Florida law provides for property to be assessed at full market value for taxation purposes, an amount known as the “just value.” It is regularly noted that property is generally assessed at approximately 85 percent of market sales figures, an amount which reflects cost of the transaction.
So if you purchase a property for $800,000, it would be reasonable to expect it to be assigned a just value of approximately $680,000. Absent applicable tax exemptions, you would pay ad valorem taxes on the $680,000 value, an amount known as the “assessed” value.
Starting with a constitutional amendment known as the Save Our Homes Amendment, which became effective in 1995, homesteaded property owners in Florida are able to “cap” the assessed value of their homestead property.
The property appraiser may not increase the assessed value of the property year-over-year by more than three percent or the change in Consumer Price Index, whichever is less. As the just value of the property increases over time, the assessed value remains capped, and the resulting difference between just value and assessed value is the cap savings amount.
Revisiting our original example, you purchase a new home for $800,000, and that property is given a just value of $680,000. Five years later, the property has a just value of $900,000, but the assessed value has increased to only $750,000 due to the homestead cap. The difference between the just value and the assessed value represents the cap savings, in this example $150,000.
In 2008, a new constitutional amendment provided for the portability of the homestead cap savings, up to a maximum of $500,000. Under the new law, a homesteaded property owner may now transfer their full cap savings to a new homestead, provided the new homestead has a just value that is equal to or greater than the just value of the current homestead property. If the new homestead has a lower just value than the current homestead, the cap savings are prorated.
Returning to our example, if you were to purchase a new home after five years for $1,200,000, you might reasonably expect it to be assigned a just value of $1,000,000. Without portability, the property would be assessed at $1,000,000, and then capped moving forward. However, because you are now able to port your cap savings to the new home, the property would be assessed at $850,000 ($1,000,000 just value minus $150,000 in ported cap savings). The assessed value of the property would then be capped moving forward, with the $850,000 assessed value as the base.
The result of this legislative framework is that homesteaded property owners often receive no property tax ramifications as the just value of their home increases. Once the homestead cap has been applied, increases in just value will generally not affect the assessed value.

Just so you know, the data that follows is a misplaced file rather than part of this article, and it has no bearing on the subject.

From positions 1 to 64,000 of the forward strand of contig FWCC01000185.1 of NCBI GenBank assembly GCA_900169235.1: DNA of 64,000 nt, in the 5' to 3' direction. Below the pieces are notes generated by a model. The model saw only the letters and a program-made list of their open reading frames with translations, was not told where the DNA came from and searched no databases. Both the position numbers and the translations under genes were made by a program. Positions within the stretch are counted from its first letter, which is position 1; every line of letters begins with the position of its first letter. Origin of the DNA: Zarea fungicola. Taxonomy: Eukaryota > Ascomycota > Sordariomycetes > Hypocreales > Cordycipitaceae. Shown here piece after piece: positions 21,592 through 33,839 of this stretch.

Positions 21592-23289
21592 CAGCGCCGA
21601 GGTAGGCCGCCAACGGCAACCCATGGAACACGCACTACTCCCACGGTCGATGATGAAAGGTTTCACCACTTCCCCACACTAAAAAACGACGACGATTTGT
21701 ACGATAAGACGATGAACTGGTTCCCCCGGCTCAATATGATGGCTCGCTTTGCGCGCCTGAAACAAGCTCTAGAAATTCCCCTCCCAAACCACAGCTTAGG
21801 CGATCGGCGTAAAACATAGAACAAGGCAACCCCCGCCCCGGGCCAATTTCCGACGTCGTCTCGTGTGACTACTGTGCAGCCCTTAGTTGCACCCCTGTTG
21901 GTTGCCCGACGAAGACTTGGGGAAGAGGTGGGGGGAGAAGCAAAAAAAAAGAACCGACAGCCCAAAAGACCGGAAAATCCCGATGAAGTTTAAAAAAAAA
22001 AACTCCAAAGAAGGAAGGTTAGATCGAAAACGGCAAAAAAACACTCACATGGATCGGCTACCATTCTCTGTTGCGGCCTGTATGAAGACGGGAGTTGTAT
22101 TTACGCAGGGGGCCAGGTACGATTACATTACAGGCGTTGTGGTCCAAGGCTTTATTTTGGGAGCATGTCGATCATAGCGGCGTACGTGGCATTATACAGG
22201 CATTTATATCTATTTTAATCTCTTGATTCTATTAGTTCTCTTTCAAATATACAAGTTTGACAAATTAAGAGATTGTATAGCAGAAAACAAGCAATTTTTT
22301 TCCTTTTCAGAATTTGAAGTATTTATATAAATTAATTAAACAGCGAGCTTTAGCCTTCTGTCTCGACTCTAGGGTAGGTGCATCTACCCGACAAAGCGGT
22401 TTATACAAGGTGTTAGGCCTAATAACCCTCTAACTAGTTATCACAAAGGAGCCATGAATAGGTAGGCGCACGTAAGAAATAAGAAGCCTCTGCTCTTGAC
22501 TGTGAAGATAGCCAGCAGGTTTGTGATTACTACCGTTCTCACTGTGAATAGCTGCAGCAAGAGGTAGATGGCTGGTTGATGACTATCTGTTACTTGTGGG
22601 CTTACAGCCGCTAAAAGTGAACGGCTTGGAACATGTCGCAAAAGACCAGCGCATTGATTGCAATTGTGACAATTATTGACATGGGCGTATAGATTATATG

Regardless how high the just value increases, the assessed value (the portion that is taxed) can only be increased by a maximum of three percent, so it is typically unaffected by increases in just value. Because of this, in certain circumstances, it may be beneficial to have a higher just value assigned to the property.
What some property owners have begun to realize is that increasing the just value of their homestead property can increase their cap savings, which may be advantageous if they ever intend to move their homestead to a new property.
Sometimes the county property appraisers’ just values may lag behind market values, particularly in situations where market values are increasing rapidly. As such, it may be beneficial in some instances to ensure that Property Appraisers have full just value assigned to the homestead property.
In fact, property appraisers across the state have actually begun to see property owners filing Value Adjustment Board petitions seeking to increase the just value of their homestead property above the just value assigned by the property appraiser.
Back to our example. After five years your property has increased in just value from $680,000 to $900,000, but the assessed value remains capped at $750,000. This has created a cap savings of $150,000. Now what if the market value of your home is actually $1,000,000, and not the $900,000 just value that has been assigned. If you are able to seek an adjustment from the Property Appraiser to bring the just value to $1,000,000, then you would increase your cap savings from $150,000 to $250,000 without increasing your assessed value for taxation purposes. Now when you buy your new home for $1,200,000, and it is assigned a just value of $1,000,000, you have $250,000 in cap savings to port to the new home. The resulting assessed value of the new home is capped at $750,000 instead of $850,000. Over time, an adjustment like this could save tens of thousands of dollars in property taxes.
The decision as to whether or not to seek an upward adjustment to the just valuation of your homestead property is highly fact dependent and should only be made with the advice of legal counsel. The lawyers at Blalock Walters stand ready to assist if you think this is something that may be applicable to your situation.